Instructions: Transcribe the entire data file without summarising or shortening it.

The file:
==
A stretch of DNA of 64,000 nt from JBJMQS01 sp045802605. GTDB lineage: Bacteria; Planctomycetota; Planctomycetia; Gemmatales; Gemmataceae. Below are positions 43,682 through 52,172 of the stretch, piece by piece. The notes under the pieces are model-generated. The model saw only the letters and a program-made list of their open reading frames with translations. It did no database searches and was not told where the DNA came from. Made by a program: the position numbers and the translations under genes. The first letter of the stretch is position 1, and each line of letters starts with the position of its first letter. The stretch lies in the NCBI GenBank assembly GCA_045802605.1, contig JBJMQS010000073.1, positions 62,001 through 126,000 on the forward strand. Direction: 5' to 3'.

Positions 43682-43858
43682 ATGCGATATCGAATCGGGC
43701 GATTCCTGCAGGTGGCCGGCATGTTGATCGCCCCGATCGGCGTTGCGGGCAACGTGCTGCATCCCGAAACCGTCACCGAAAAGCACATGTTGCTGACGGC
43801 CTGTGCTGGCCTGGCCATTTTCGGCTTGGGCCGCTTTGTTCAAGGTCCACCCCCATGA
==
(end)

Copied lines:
A stretch of DNA of 64,000 nt from JBJMQS01 sp045802605. GTDB lineage: Bacteria; Planctomycetota; Planctomycetia; Gemmatales; Gemmataceae. Below are positions 43,682 through 52,172 of the stretch, piece by piece. The notes under the pieces are model-generated. The model saw only the letters and a program-made list of their open reading frames with translations. It did no database searches and was not told where the DNA came from. Made by a program: the position numbers and the translations under genes. The first letter of the stretch is position 1, and each line of letters starts with the position of its first letter. The stretch lies in the NCBI GenBank assembly GCA_045802605.1, contig JBJMQS010000073.1, positions 62,001 through 126,000 on the forward strand. Direction: 5' to 3'.

Positions 43682-43858
43682 ATGCGATATCGAATCGGGC
43701 GATTCCTGCAGGTGGCCGGCATGTTGATCGCCCCGATCGGCGTTGCGGGCAACGTGCTGCATCCCGAAACCGTCACCGAAAAGCACATGTTGCTGACGGC
43801 CTGTGCTGGCCTGGCCATTTTCGGCTTGGGCCGCTTTGTTCAAGGTCCACCCCCATGA